The US is currently looking at taxation of virtual communities. Congress's Joint Economic Committee (JEC) senior economist Dan Miller admitted that a congressional report on the move to tax virtual goods will be released in August. The move is likely to have significant effect on the popularity of virtual communities such as Second Life.
JEC have been examining the issue of virtual economies since October 2006. They are aware that “Second Life ‘currency’, Linden Dollars, can be exchanged for what any tax authority would recognise as real currency. The initial advice from the JEC is that if transactions take place entirely within the virtual economy, then it is not considered a ‘taxable event’. However redeeming tangible prizes and awards in the real world may be a different matter.
The British Government is going down similar lines of investigation. HM Revenue and Customs (HMRC) are deciding on whether to charge tax on Second Life ‘inworld’ profits. KPMG’s David Nickson urged the British Treasury last month to take a "proactive approach" to the taxation of profits earned in online games. He argued the government should treat the issue as an entirely new framework and assess the scope for tax planning and fraud, as well as considering the tax implications of virtual businesses. “This kind of activity is so recent a phenomenon that it would be impossible to see how existing taxation frameworks could adequately cope,” he said.
Second Life was launched in 2003 by San Francisco based Linden Research (commonly known as Linden Lab). It now has over 4 million users in a 100 countries. Second Life is a virtual world, thought by many to represent the natural evolution of the web. In the world users explore islands, go to parties, meet people and build property. According to its own website, Second Life’s world is “constantly changing and growing”. New players can create avatars, create entities and use a scripting language to add behaviours to objects. The key point is that users retain the IP rights to their creations which they can then sell in the game. While the game is a social network, there is also a serious economic side to it with a marketplace and its own set of rules.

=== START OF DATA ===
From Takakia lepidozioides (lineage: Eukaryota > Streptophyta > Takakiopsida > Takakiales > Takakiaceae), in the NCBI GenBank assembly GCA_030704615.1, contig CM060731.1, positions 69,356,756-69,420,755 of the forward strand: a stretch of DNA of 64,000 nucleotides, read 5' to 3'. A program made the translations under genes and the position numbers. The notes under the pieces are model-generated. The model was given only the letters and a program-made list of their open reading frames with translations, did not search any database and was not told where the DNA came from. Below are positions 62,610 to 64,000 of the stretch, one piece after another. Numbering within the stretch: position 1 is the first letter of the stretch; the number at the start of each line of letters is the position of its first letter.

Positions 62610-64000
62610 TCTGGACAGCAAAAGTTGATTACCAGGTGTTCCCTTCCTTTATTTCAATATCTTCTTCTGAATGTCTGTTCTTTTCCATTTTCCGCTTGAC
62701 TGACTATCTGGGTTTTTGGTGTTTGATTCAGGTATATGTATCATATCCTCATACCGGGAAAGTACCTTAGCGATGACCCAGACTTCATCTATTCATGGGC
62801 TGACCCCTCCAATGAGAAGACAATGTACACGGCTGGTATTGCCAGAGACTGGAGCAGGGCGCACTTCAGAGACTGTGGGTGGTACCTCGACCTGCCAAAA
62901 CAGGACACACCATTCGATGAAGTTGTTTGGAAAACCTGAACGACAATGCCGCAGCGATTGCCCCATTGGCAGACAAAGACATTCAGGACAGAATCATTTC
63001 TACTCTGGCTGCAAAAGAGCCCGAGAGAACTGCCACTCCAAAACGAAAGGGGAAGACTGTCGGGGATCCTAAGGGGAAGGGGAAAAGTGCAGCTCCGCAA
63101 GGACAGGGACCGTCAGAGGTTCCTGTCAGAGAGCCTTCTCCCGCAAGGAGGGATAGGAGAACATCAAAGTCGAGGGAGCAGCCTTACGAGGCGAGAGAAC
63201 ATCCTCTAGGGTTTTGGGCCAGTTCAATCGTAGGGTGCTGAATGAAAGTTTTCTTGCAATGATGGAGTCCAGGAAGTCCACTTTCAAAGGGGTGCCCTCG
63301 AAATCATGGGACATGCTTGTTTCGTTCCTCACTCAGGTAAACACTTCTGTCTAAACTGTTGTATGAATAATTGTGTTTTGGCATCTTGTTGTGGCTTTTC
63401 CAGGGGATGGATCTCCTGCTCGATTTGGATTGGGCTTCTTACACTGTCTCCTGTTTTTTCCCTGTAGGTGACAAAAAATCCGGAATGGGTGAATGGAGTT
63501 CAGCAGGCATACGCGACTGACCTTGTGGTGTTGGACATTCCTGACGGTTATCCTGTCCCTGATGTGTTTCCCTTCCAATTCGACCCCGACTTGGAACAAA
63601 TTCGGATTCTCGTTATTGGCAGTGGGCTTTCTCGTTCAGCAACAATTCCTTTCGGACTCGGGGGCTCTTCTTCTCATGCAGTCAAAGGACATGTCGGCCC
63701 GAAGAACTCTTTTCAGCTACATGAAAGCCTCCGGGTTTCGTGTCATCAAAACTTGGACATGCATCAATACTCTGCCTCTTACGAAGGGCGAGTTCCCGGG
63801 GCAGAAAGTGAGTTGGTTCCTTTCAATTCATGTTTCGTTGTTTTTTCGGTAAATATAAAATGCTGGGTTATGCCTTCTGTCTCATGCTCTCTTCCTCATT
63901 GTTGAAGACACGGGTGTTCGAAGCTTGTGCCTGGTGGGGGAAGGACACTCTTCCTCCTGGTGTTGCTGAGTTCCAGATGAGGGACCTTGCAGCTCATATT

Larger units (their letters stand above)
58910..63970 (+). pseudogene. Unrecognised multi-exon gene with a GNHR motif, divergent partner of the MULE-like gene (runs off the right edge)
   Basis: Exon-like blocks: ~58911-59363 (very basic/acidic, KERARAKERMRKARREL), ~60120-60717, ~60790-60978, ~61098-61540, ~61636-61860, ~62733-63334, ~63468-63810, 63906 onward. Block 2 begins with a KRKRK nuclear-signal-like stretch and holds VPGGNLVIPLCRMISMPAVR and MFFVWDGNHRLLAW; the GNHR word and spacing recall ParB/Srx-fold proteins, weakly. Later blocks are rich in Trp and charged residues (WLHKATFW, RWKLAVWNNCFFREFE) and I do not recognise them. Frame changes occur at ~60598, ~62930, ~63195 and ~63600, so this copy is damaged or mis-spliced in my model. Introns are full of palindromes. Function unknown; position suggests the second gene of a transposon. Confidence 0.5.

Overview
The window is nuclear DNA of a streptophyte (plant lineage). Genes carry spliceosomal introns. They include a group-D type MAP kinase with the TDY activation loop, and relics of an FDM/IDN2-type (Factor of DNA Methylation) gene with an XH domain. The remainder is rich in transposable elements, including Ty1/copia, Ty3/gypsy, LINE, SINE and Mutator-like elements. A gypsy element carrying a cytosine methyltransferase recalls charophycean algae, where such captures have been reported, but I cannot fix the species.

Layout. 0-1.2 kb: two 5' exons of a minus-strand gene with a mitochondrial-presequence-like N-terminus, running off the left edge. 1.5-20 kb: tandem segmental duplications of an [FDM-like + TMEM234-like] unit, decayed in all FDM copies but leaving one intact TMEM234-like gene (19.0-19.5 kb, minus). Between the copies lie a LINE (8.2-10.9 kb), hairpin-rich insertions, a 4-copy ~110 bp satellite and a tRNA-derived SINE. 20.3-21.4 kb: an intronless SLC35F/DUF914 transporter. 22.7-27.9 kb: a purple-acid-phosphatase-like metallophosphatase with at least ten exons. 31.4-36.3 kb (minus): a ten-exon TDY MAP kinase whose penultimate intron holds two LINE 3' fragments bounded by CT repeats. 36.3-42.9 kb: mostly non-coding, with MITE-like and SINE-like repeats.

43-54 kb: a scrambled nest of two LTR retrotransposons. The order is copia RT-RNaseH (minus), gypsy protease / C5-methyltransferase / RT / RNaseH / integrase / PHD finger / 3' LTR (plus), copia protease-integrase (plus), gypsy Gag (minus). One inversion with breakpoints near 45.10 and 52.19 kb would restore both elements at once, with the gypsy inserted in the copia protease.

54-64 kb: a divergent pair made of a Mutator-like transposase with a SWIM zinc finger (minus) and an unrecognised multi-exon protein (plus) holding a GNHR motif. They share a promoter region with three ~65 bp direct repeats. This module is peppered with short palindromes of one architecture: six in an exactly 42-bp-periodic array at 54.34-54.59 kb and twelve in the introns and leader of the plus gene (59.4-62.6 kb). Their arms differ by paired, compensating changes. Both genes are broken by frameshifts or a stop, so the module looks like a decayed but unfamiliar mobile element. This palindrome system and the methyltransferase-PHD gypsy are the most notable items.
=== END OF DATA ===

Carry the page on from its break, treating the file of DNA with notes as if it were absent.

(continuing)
The virtual currency is Linden dollars (Linden or L$ for short). The L$ is convertible into real dollars if players so choose, in an online market at a fluctuating exchange rate set by players. As of 27 June 2007, that rate was L$270 to US$1. A total of $US 239,000 changed hands yesterday on the LindeX.
In Australia, 12,000 people have created virtual avatars in “Second Life” making it the 11th largest community worldwide. In March, Telstra's BigPond opened its island, The Pond, where users can browse, chat, look around and attend events. Importantly for Telstra they can also buy songs and watch movies. Victorian university RMIT has also got involved, launching its island this month. It features digital sculptures, buildings and art created by RMIT students in the School of Architecture and Design as part of their coursework.
In a 2005 interview Linden Lab’s CEO Philip Rosedale said that the Second Life economy generated US$3.6 million in economic activity during the month of September 2005 from a user population base of 70,000. Rosedale has grand ambitions for his product and wants to offer everyone on the internet a 3-D presence “Second Life is the next evolutionary step after the Web” he said.
But a new software program doing the rounds within Second Life is threatening to render the Linden dollar worthless. The program called 'CopyBot' allows objects to be cloned at no cost. Second Life retailers have protested to Linden Lab to put a stop to the potential 'theft' of their products. However the company has said they cannot prevent this and told “residents” could always invoke the Digital Millennium Copyright Act if their copyright had been violated.